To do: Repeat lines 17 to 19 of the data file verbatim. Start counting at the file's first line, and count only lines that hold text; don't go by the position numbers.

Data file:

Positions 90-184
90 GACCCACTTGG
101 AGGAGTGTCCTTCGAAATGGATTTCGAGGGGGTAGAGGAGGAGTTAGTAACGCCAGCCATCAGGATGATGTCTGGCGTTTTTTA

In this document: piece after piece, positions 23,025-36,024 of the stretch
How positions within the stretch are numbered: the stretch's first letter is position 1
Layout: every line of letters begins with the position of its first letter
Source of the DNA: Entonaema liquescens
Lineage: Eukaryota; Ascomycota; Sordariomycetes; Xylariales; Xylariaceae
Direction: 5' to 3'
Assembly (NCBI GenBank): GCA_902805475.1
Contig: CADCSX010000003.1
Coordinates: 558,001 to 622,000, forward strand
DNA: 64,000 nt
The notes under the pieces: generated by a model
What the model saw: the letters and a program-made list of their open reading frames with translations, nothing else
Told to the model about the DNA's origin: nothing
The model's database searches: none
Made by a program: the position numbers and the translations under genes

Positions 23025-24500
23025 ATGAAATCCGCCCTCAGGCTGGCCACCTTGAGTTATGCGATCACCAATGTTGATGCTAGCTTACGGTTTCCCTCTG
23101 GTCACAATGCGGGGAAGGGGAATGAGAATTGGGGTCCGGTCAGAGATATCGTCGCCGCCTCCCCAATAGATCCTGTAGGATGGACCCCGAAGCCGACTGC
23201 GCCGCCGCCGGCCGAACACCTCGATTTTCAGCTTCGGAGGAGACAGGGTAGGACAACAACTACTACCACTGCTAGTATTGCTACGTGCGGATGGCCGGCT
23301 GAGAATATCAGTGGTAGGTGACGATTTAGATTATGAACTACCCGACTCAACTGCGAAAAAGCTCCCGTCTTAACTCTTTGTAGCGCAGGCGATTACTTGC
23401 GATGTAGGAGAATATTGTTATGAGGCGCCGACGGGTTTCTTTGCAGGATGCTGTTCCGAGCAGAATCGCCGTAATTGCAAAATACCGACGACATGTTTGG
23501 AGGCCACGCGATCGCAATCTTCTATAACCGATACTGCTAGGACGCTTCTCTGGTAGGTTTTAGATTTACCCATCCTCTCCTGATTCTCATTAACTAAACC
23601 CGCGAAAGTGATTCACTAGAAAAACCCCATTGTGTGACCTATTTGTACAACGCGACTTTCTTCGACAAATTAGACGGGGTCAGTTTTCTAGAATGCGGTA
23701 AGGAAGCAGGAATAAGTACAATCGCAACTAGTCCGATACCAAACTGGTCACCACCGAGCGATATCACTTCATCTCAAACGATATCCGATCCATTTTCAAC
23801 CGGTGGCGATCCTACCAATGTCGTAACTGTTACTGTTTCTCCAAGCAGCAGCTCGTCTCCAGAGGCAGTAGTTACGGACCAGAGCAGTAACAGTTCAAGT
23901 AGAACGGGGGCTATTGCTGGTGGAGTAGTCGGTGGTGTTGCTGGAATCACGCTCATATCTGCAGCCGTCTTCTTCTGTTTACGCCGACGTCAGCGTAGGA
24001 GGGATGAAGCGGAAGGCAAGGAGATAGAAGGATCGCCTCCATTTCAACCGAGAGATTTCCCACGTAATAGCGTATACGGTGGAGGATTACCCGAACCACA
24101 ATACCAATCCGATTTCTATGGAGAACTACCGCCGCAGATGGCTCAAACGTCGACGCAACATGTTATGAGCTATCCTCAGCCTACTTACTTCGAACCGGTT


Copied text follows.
The model's database searches: none
Made by a program: the position numbers and the translations under genes

Positions 23025-24500